tag:blogger.com,1999:blog-1777990983847811806.post9164355965022050153..comments2016-02-09T21:09:52.409-08:00Comments on Haskell for all: Why free monads matterGabriel Gonzaleznoreply@blogger.comBlogger27125tag:blogger.com,1999:blog-1777990983847811806.post-72138475691392536602015-10-11T13:27:45.211-07:002015-10-11T13:27:45.211-07:00You're welcome! :)You're welcome! :)Gabriel Gonzalezhttp://www.blogger.com/profile/01917800488530923694noreply@blogger.comtag:blogger.com,1999:blog-1777990983847811806.post-89983709776453077752015-10-08T21:36:26.217-07:002015-10-08T21:36:26.217-07:00Great post! Thank you!Great post! Thank you!Daniel Stankevichhttp://www.blogger.com/profile/00966695142383870470noreply@blogger.comtag:blogger.com,1999:blog-1777990983847811806.post-35140722871055422382015-10-03T19:49:30.551-07:002015-10-03T19:49:30.551-07:00Gabriel, thanks for the great text; but in the beg...Gabriel, thanks for the great text; but in the beginning of it you call the argument of Fix (and of Cheat) a functor. It is not obvious at all why it is a functor. Later you explain that you need fmap; that's ok, but that's confusing.Vlad Patryshevhttp://www.blogger.com/profile/13466586996802181998noreply@blogger.comtag:blogger.com,1999:blog-1777990983847811806.post-16624644577838173592015-10-03T19:30:10.274-07:002015-10-03T19:30:10.274-07:00This comment has been removed by the author.Vlad Patryshevhttp://www.blogger.com/profile/13466586996802181998noreply@blogger.comtag:blogger.com,1999:blog-1777990983847811806.post-57177244707641052652015-03-01T12:47:26.963-08:002015-03-01T12:47:26.963-08:00So usually `Game` is almost always `IO`. I was ju...So usually `Game` is almost always `IO`. I was just playing it safe by leaving it unspecified.<br /><br />However, note that you don't gain much by translating the free monad to some type classed monad (i.e. some `MonadGame` type class). The reason why is that the type class encodes the same amount of semantic information as the original free monad: none at all. Actually, the type class is a little less powerful because now you no longer have access to the syntax tree any longer once you translate it to the type class and you can't perform manipulations on the syntax tree.<br /><br />Most of the time you don't really need to manipulate the syntax tree anyway, so it's not a huge loss, but there are some cases where it does come in handy. An example of a library that heavily takes advantage of syntax tree manipulation is my `pipes` library, where all `pipes` are basically syntax trees of `Request`/`Respond` commands, and when you compose two pipes together it is fusing the two syntax trees together into a new syntax tree.Gabriel Gonzalezhttp://www.blogger.com/profile/01917800488530923694noreply@blogger.comtag:blogger.com,1999:blog-1777990983847811806.post-30071704848206917302015-02-20T14:38:27.172-08:002015-02-20T14:38:27.172-08:00Hi Gabriel,
I cannot figure out what you mean wit...Hi Gabriel,<br /><br />I cannot figure out what you mean with sort of "Game" monad. The only thing I was able to do was:<br />type Game = IO<br />but I would like to have a way to define the functions "collectImage", "sendBullet", etc ... in a type class and then provide the instance with the implementation.<br /><br />Could you make a short example?<br /><br />Thanks for the beautiful article!<br />Matteo<br />Matteo Provenzanohttp://www.blogger.com/profile/03389987080980202438noreply@blogger.comtag:blogger.com,1999:blog-1777990983847811806.post-38925030271896334922015-02-05T03:00:28.513-08:002015-02-05T03:00:28.513-08:00Hi Gabriel,
Regarding:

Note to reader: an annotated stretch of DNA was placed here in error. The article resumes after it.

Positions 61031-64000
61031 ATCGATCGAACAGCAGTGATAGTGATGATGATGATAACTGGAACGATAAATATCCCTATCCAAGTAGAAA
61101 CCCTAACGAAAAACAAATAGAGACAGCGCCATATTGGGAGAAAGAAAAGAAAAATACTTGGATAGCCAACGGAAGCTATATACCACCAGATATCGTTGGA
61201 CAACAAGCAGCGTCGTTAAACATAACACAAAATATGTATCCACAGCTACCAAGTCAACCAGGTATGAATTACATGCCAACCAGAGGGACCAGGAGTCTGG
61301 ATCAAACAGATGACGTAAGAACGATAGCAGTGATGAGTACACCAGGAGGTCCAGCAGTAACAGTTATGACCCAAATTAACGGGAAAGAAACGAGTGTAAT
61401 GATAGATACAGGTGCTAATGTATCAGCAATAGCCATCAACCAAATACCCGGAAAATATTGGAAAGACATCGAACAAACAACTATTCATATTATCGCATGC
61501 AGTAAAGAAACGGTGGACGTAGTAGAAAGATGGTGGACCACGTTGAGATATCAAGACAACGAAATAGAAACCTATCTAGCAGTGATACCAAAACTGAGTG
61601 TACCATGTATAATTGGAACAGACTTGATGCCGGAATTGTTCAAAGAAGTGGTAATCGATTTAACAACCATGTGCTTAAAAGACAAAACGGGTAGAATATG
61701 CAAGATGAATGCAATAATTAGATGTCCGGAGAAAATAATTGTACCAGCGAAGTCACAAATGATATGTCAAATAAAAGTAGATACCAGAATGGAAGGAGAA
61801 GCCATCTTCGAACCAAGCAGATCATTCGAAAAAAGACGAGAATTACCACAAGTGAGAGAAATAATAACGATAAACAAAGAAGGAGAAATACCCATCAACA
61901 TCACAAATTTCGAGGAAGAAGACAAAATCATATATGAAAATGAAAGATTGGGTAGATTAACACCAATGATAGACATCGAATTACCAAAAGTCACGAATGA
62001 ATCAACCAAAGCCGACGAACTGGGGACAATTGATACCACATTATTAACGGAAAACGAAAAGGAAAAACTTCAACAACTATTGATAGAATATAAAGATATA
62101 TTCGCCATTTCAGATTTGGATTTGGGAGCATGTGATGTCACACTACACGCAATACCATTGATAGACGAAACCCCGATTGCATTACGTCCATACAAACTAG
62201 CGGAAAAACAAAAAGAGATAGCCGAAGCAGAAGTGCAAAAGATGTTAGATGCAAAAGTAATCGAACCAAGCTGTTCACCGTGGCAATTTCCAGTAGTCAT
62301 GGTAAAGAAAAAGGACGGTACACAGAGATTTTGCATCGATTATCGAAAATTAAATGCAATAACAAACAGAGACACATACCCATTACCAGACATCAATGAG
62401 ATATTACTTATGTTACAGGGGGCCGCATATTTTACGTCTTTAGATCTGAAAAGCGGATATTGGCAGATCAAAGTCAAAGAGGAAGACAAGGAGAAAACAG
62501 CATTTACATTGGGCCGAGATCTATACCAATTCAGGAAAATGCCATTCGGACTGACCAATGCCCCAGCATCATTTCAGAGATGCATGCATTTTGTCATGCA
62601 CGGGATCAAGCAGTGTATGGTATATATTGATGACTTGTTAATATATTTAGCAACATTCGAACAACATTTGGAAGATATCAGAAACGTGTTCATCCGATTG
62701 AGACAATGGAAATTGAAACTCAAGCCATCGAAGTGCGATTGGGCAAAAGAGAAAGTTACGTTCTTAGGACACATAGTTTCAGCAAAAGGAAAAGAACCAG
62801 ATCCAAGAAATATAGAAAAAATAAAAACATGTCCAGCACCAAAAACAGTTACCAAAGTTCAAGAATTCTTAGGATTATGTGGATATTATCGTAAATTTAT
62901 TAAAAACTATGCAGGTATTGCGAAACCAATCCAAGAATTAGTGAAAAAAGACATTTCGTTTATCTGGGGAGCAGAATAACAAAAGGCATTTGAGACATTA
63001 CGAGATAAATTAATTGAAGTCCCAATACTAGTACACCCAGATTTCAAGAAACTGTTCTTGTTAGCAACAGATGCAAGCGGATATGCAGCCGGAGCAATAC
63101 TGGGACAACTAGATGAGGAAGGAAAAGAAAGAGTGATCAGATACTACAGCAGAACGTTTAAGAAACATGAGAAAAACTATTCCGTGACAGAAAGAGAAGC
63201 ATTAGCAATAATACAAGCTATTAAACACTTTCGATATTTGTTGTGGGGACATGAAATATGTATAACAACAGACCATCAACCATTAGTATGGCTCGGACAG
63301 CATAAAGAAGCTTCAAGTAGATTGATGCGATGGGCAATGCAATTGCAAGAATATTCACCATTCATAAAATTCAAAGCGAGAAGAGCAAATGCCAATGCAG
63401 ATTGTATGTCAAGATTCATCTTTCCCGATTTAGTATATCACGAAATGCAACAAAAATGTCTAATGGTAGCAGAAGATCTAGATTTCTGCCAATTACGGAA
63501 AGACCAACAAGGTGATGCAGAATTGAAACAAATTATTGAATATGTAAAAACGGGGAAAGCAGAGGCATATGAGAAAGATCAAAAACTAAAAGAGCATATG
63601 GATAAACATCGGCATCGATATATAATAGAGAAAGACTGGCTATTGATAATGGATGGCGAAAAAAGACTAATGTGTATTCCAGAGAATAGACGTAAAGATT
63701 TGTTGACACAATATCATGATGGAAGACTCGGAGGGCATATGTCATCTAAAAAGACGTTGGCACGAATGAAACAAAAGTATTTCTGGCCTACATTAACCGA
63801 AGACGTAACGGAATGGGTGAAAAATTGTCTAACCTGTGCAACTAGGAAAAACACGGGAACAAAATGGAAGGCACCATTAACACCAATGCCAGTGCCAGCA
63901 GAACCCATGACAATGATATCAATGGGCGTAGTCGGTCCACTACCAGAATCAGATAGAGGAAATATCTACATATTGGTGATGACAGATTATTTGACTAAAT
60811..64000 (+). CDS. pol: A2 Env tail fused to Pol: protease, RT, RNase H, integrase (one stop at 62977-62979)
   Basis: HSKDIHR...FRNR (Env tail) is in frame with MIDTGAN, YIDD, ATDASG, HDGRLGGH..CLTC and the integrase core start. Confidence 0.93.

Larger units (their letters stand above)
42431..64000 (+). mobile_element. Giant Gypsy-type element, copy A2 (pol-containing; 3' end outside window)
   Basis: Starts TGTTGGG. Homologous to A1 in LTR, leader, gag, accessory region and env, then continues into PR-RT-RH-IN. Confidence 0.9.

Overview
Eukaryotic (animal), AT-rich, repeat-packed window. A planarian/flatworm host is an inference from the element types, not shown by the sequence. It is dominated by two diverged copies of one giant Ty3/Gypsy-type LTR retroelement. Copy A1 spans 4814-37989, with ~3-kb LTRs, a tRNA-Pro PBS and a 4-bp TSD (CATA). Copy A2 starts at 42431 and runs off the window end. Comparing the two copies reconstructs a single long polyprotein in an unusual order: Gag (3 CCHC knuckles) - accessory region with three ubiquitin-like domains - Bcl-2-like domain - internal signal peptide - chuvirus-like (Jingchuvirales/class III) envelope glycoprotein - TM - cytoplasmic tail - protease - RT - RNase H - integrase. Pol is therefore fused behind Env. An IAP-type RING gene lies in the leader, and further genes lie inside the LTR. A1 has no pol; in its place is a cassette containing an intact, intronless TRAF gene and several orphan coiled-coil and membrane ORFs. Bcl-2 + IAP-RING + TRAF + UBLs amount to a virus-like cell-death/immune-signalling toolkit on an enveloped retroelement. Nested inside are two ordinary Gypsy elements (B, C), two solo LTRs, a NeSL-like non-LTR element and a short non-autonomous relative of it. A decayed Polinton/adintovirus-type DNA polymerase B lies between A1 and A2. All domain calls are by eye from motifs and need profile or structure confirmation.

ringBell :: IO () -- some ...Hi Gabriel,<br /><br />Regarding:<br />ringBell :: IO () -- some obnoxious library would provide this<br /><br />Here is a working implementation (at least on OS X) based on a not so obnoxious library ;)<br />ringBell = putStr "\a"<br /><br />Thanks for this enlightening article!<br />DanielUnknownhttp://www.blogger.com/profile/15792078694746191822noreply@blogger.comtag:blogger.com,1999:blog-1777990983847811806.post-13348629912266903582014-04-11T03:45:39.656-07:002014-04-11T03:45:39.656-07:00This comment has been removed by the author.Павел Платтоhttp://www.blogger.com/profile/07458619616929064384noreply@blogger.comtag:blogger.com,1999:blog-1777990983847811806.post-74411442528828909842014-04-09T17:37:07.972-07:002014-04-09T17:37:07.972-07:00The best resource I have read for fixed points of ...The best resource I have read for fixed points of functors is this one:<br /><br />http://homepages.inf.ed.ac.uk/wadler/papers/free-rectypes/free-rectypes.txt<br /><br />However, even that is a bit dense. I am slowly working on writing up an explanation of my own.Gabriel Gonzalezhttp://www.blogger.com/profile/01917800488530923694noreply@blogger.comtag:blogger.com,1999:blog-1777990983847811806.post-49097659325603551902014-03-28T12:38:36.664-07:002014-03-28T12:38:36.664-07:00It's named Fix because it is "the fixed p...It's named Fix because it is "the fixed point of a functor".<br /><br />I'd never heard the term "fixed point of a functor" before this article, FYI. I'm off googling it now, but you might want to explain that here.<br /><br />(Update after a few minutes with google: the articles you get when you google "fixed point of a functor" are pretty beginner-hostile.)James Moorehttp://www.blogger.com/profile/00881846109577158489noreply@blogger.comtag:blogger.com,1999:blog-1777990983847811806.post-58362320706442714912014-01-11T20:57:03.635-08:002014-01-11T20:57:03.635-08:00Yes, I agree that seeing the fully formed solutio...Yes, I agree that seeing the fully formed solution is not as helpful as seeing the thought-process that led to it. It also helps motivate why the solution exists in the first place.<br /><br />Free monad interpreters are definitely one approach to modeling effects, but this is not a subject I'm an expert on. The last time I checked, one of Conor McBride's students, Stevan Andjelkovic was working seriously on taking this to its logical conclusion but I haven't followed up on that. There are lots of subtle details.Gabriel Gonzalezhttp://www.blogger.com/profile/01917800488530923694noreply@blogger.comtag:blogger.com,1999:blog-1777990983847811806.post-14024168921768585072014-01-08T06:07:28.382-08:002014-01-08T06:07:28.382-08:00Fantastic article. I appreciate your "histori...Fantastic article. I appreciate your "historic" approach mimicking a incremental line of reasoning . That is how people learn and the knowledge can be transmitted, by example and incrementally, not by enumeration of mathematical results. The latter is good to store knowledge, not to transmit it. The process of discovery must be reconstructed in each one's mind to fully gasp the meaning. Why force people to rediscover the path if the author know it and can transmit it? Maybe one day transmission of knowledge can be formalized.<br /><br />Less philosophical: I suppose that free monad interpreters is what Oleg and others use to modelize effects itsn't it?. Do you plan to explain effects that way if you didn't already? <br />Alberto Gómez Coronahttp://www.blogger.com/profile/11962281728014883353noreply@blogger.comtag:blogger.com,1999:blog-1777990983847811806.post-18861652946287294772013-07-11T09:29:30.435-07:002013-07-11T09:29:30.435-07:00You are echoing the same line of thinking that led...You are echoing the same line of thinking that led me to formulate my `pipes` library. I was trying to figure out how to use the same abstraction for both building the DSL and consuming the DSL. The result was to use a free monad to produce events (i.e. a Producer) and a free monad to consume events (i.e. a Consumer) and both were special cases of a Pipe.<br /><br />However, there is some loss of power as a result, so take this answer with a grain of salt.Gabriel Gonzalezhttp://www.blogger.com/profile/01917800488530923694noreply@blogger.comtag:blogger.com,1999:blog-1777990983847811806.post-75680155089293708082013-07-11T09:22:59.290-07:002013-07-11T09:22:59.290-07:00The section on Interaction deserves its own post. ...The section on Interaction deserves its own post. What do we do when we want to implement a UI for the game instead of an AI? I imagine we'd do something like the following:<br /><br />Define a type of Plans over some other computation, like Program above<br /><br />type Plan = FreeT Interaction<br /><br />Provide syntactic sugar for building a Plan:<br /><br />liftMethod :: (Functor f, Monad m) => ((a -> FreeT f m a) -> f (FreeT f m a)) -> FreeT f m a<br />liftMethod f = FreeT (return (Free (f return)))<br /><br />look :: (Monad m) => Direction -> Plan m (Image)<br />look direction = liftMethod (Look direction)<br /><br />liftFT :: (Functor f, Monad m) => (FreeT f m () -> f (FreeT f m ())) -> FreeT f m ()<br />liftFT a = FreeT (return (Free (a (return ()))))<br /><br />fire :: (Monad m) => Direction -> Plan m ()<br />fire direction = liftFT (Fire direction)<br /><br />readLine :: (Monad m) => Plan m (String)<br />readLine = liftFT (ReadLine)<br /><br />writeLine :: (Monad m) => String -> Plan m (Bool)<br />writeLine message = liftMethod (WriteLine message)<br /><br />I thing liftFT could be rewritten in terms of liftF, or fire could be defined as:<br /><br />fire direction = liftF (Fire direction id)<br /><br />I haven't figured out a more elegant liftMethod.<br /><br />Then our UI could be written as<br /><br />ui :: Direction -> Plan IO ()<br />ui initialDirection = do ...<br /> Code to look, display an image, check for a chat message, display a chat, get input, and decide to change what direction we are looking / fire / or send a chat<br /><br />I'm not sure how we can poll for a new incoming chat message with ReadLine, since it seems like it would block until there is a String to pass to next. Perhaps it should be:<br /><br />data Interaction next =<br /> Look Direction (Image -> next)<br /> | Fire Direction next<br /> | ReadLine (Maybe String -> next)<br /> | WriteLine String next<br />cirdechttp://cirdec.myopenid.com/noreply@blogger.comtag:blogger.com,1999:blog-1777990983847811806.post-5403680155874731622013-05-22T12:19:59.001-07:002013-05-22T12:19:59.001-07:00The target audience of my post is people who have ...The target audience of my post is people who have never been introduced to the idea of using a recursive data type, particularly a functor, to model commands. These people typically come from an imperative background that distinguishes statements and expressions. This is why the introduction explicitly dwells on that particular wrong way of doing things.Gabriel Gonzalezhttp://www.blogger.com/profile/01917800488530923694noreply@blogger.comtag:blogger.com,1999:blog-1777990983847811806.post-76787242826956008942013-05-22T01:03:13.401-07:002013-05-22T01:03:13.401-07:00Your initial example is distracting to me. You sa...Your initial example is distracting to me. You say you can't add commands to the program because the type always changes but actually the only reason the type changes is that you specify "nextstep" as a type parameter when it will actually only ever be Toy a. So the way you could "cheat" would be to define Toy in the normal way:<br /><br />Toy a = Output a (Toy a) | Bell (Toy a) | DoneAnonymousnoreply@blogger.comtag:blogger.com,1999:blog-1777990983847811806.post-29992092730463142042013-03-19T08:10:48.579-07:002013-03-19T08:10:48.579-07:00You're welcome!You're welcome!Gabriel Gonzalezhttp://www.blogger.com/profile/01917800488530923694noreply@blogger.comtag:blogger.com,1999:blog-1777990983847811806.post-85401082373606060452013-03-18T09:08:19.493-07:002013-03-18T09:08:19.493-07:00Great article, thanks!Great article, thanks!Mikhail Glushenkovhttp://www.blogger.com/profile/16766775468165268210noreply@blogger.comtag:blogger.com,1999:blog-1777990983847811806.post-7459122127048187532012-10-18T17:32:49.582-07:002012-10-18T17:32:49.582-07:00Actually, it does change the Toy b x. Note that t...Actually, it does change the Toy b x. Note that the functor definition is not recursive.Gabriel Gonzalezhttp://www.blogger.com/profile/01917800488530923694noreply@blogger.comtag:blogger.com,1999:blog-1777990983847811806.post-27776679062239369302012-10-18T16:34:42.877-07:002012-10-18T16:34:42.877-07:00The instance definition of fmap for Toy b seems to...The instance definition of fmap for Toy b seems to reduce to saying that fmap f is just the identity function for any f. Is that right?basmanhttp://www.blogger.com/profile/00669434237846574559noreply@blogger.comtag:blogger.com,1999:blog-1777990983847811806.post-72308804096376034752012-09-17T12:54:22.228-07:002012-09-17T12:54:22.228-07:00No, it is correct. I think it is more clear if I ...No, it is correct. I think it is more clear if I expand out the definition a little bit:<br /><br />(Free x) >>= f = Free (fmap (\m -> m >>= f) x)<br /><br />Haskell's section syntax says that if (*) is some operator, then:<br /><br />(* b) = \a -> a * b<br />(a *) = \b -> a * b<br /><br />This can be a bit confusing because if you were to instead put the parentheses around the operator, then the operator is interpreted using prefix notation instead of section notation:<br /><br />(*) a b = a * b<br /><br />... which is confusing since `(* a)` and `(*) a` look very similar, but have different meanings:<br /><br />(* a) = \x -> x * a<br />(*) a = \x -> a * xGabriel Gonzalezhttp://www.blogger.com/profile/01917800488530923694noreply@blogger.comtag:blogger.com,1999:blog-1777990983847811806.post-27204643011237805142012-09-17T12:05:37.822-07:002012-09-17T12:05:37.822-07:00In ` (Free x) >>= f = Free (fmap (>>...In ` (Free x) >>= f = Free (fmap (>>= f) x)`, shouldn't there be a 'flip' before >>= ?Ittay Drorhttp://www.blogger.com/profile/06786072335349487451noreply@blogger.comtag:blogger.com,1999:blog-1777990983847811806.post-24020828162535053442012-09-13T02:48:25.219-07:002012-09-13T02:48:25.219-07:00Excellent topic. Excellent writing. Every time I c...Excellent topic. Excellent writing. Every time I come back to haskell I generally spend a few days hammering boilerplate monad instantiation back into my head. I was also unaware that deriving functors was possible. You saved me a few days and then some :). Jessehttp://www.blogger.com/profile/18324998635607736552noreply@blogger.comtag:blogger.com,1999:blog-1777990983847811806.post-48780140930666475802012-08-24T16:21:59.155-07:002012-08-24T16:21:59.155-07:00It forks the current context. For example, let...It forks the current context. For example, let's say I write:<br /><br />forkPlus :: Free Expr Bool<br />forkPlus = liftF $ Plus False True<br /><br />Then it would behave just like C's fork implementation, where the return value tells you which branch of the computation you are on:<br /><br />do<br /> bool <- forkPlus<br /> if bool<br /> then ... -- On the right branch<br /> else ... -- On the left branch<br /><br />Of course, you don't have to do it that way. You can always still use the conventional way to build the AST without the monad instance, by just defining:<br /><br />plus :: Free Expr a -> Free Expr a -> Free Expr a<br />plus e1 e2 = Free $ Plus e1 e2Gabriel Gonzalezhttp://www.blogger.com/profile/01917800488530923694noreply@blogger.comtag:blogger.com,1999:blog-1777990983847811806.post-58220207358075310422012-08-24T16:21:26.835-07:002012-08-24T16:21:26.835-07:00Glad I finally bit the bullet and read my tabs on ...Glad I finally bit the bullet and read my tabs on Free monads. I think they're what I've been looking for for a number of applications. Great writing!jberrymanhttp://www.blogger.com/profile/11505410150377453045noreply@blogger.com